San Diego State coach Steve Fisher peered down from an NCAA news conference platform Saturday and remarked, “This is a funny business we’re in.”
Fisher’s words came after Xavier Thames had scored 53 points in 48 hours to lead the Aztecs out of an NCAA tournament subregional in Spokane — funny in that it was about an 80-mile drive from Washington State University, where Thames played his freshman season.
But those trying to stop the senior, known as “X,” found few things so funny. Thames gave a point-guard tutorial against New Mexico State and North Dakota State.
“That kid had a couple moves where, well, put it this way, we don’t have anybody that can simulate it in practice,” North Dakota State coach Saul Phillips said after Thames scored 30 against the Bison.
It’s a funny business, Fisher said, because “you never know what’s going to come around the corner.”
Like Thames finding his way to the beaches of San Diego from the pastures in the Palouse?
Fisher thought he had lost Thames for good after recruiting him and former Aztecs star Chase Tapley from Sacramento. He landed only Tapley.
“I thought we were going to get X, too,” Fisher said. “They’re good buddies, and I was very disappointed when he chose Washington State.”
Thames didn’t stay long in Pullman. Shortly after Thames signed his letter of intent, coach Tony Bennett and his staff left WSU for Virginia.
It was too late for Thames to reopen his recruitment, so he stayed in Pullman for a year before starting to look for other options.
Thames was beaten out by Rainier Beach High School graduate Reggie Moore for the starting role at point guard that year, though he played in all 31 games, averaging 4.7 points.
Fisher was in Indianapolis for the Final Four in 2010 when he got a call saying Thames had received his release from Washington State.
“And they wanted to talk to us,” Fisher recalled. “I didn’t have to recruit him. He said he wanted to come.”
Four years later, Thames is the reigning player of the year in the Mountain West Conference, leading San Diego State into Thursday night’s West Region semifinal against top-seeded Arizona.
“He’s developed his game to where he is light years better than he was when he came to us,” Fisher said.
Thames was a redshirt in 2011, the only other time the Aztecs advanced to a regional, also in Anaheim, Calif. He was the understudy then to star guard D.J. Gay.
“People said, ‘What are we going to do for a point guard now that we don’t have D.J.?’ ” Fisher said. “And I smiled, inwardly knowing that we had a guy waiting in the wings to deliver. And he has delivered, and then some, for us.”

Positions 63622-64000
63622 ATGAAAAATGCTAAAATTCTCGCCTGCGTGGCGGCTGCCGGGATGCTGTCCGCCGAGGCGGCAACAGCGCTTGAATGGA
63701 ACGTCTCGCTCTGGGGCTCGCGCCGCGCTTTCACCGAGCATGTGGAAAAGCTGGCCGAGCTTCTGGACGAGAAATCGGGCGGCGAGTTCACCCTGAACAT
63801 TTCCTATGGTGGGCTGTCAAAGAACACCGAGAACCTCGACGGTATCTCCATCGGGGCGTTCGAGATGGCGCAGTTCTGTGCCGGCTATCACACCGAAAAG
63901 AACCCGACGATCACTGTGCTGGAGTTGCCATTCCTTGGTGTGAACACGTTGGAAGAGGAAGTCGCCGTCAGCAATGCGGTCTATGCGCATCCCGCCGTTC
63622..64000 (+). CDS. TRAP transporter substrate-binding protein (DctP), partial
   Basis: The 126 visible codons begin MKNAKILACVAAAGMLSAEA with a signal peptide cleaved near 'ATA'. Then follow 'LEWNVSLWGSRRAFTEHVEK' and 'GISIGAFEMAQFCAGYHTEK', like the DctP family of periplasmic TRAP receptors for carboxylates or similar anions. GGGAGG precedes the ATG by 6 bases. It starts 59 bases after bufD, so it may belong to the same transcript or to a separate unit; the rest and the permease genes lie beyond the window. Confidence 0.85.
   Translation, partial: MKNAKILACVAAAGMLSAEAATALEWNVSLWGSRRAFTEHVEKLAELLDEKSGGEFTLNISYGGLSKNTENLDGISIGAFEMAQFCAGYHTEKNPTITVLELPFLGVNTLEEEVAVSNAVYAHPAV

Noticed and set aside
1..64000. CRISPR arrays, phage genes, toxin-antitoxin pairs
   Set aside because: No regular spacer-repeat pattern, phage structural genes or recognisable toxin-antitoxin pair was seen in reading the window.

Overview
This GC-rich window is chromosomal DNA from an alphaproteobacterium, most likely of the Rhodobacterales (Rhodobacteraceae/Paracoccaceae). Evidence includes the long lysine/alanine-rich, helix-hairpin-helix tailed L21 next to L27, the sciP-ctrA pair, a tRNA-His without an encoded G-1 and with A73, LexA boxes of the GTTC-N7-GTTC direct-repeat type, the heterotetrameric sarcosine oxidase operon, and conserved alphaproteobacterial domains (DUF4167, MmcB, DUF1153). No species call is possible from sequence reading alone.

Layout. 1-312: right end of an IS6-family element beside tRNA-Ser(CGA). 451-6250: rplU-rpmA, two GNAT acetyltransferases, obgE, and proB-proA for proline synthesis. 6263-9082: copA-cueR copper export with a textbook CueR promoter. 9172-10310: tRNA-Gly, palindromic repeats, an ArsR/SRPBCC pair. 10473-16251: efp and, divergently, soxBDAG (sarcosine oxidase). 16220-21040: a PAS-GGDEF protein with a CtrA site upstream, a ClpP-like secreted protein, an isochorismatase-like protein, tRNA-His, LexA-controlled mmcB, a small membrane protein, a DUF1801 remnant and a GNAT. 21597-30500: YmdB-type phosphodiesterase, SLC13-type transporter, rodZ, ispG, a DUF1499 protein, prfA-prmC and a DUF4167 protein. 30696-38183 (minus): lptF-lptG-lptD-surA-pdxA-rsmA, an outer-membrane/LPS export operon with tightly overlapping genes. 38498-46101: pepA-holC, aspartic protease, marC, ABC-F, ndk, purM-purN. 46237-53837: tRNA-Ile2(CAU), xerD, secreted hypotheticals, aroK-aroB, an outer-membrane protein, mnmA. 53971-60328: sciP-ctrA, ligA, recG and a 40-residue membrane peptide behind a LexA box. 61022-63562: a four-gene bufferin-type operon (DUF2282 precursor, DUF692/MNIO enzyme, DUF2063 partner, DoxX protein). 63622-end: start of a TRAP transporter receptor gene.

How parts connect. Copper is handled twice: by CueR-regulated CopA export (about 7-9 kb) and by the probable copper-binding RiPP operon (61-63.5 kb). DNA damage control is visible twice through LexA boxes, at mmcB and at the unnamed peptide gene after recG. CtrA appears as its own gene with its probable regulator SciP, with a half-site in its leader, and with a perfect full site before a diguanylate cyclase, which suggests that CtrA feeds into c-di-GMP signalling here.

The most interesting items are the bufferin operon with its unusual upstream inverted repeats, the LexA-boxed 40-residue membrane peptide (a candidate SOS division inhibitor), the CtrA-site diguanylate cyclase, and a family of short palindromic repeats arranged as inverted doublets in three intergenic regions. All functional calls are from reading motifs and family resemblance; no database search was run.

Thames is as important to his team as any player left in the tournament. He is the Aztecs’ top defender and, with an average of 17.4 points per game, is the leading scorer by more than five points.
Thames is the table-setter and unquestioned leader on a team that plays great defense but struggles to score. He had one turnover in 43 minutes last Thursday in an overtime win against New Mexico State.
It came near the end of regulation, allowing New Mexico State to send the game to overtime.
“That was completely my fault,” Thames said. “I took my eye off it. I thought somebody behind me was going to foul me, but nobody was near me. … I take the blame on that.”
Thames is one of several key transfers Fisher has carefully blended into the roster. Forward J.J. O’Brien came from Utah, and Josh Davis, whom Fisher called the final puzzle piece, started at Tulane.
“We have taken transfers,” Fisher said, “but we have taken good transfers who are good people.”
The players surrounding Thames are lanky, long and skilled defenders. They held North Dakota State, which led the nation in shooting at 51 percent, to 32 percent.
Thames said San Diego State tries to play lockdown defense like Florida, the nation’s No. 1 team.
The question leading into Thursday’s Sweet 16 is whether San Diego State has enough offense to stay with Arizona, which beat the Aztecs in November, 69-60.
Fisher expects Thames will keep things on an even keel.
“We don’t get too overly excited, nor do we get too despondent,” Fisher said.
So how did Thames’ departure work out for Washington State?
The Cougars finished 10-21 this season and 3-15 in Pac-12 Conference play. Ken Bone, the coach who replaced Bennett and named Moore the starter over Thames, was fired last week. Moore was, by then, long gone. He had been kicked off the team.
Bone told The Seattle Times last year, “In our mind, Reggie was the better player.”
Thames didn’t know after he left Pullman whether San Diego State would take him. But assistant Justin Hutson, who recruited Thames, hadn’t thrown away his file.
“Once he found out I was leaving again, he jumped right back on it,” Thames said. “So I’ve got to give a lot of credit to him and to coach Fisher and the coaching staff for still wanting me after leaving Washington State.”
It was pure coincidence that Thames had such a big first NCAA weekend so close to Cougar Nation.
“I’ve still got love for everybody at Washington State and this area,” he said.
It’s a funny business, though, and Thames got the last laugh.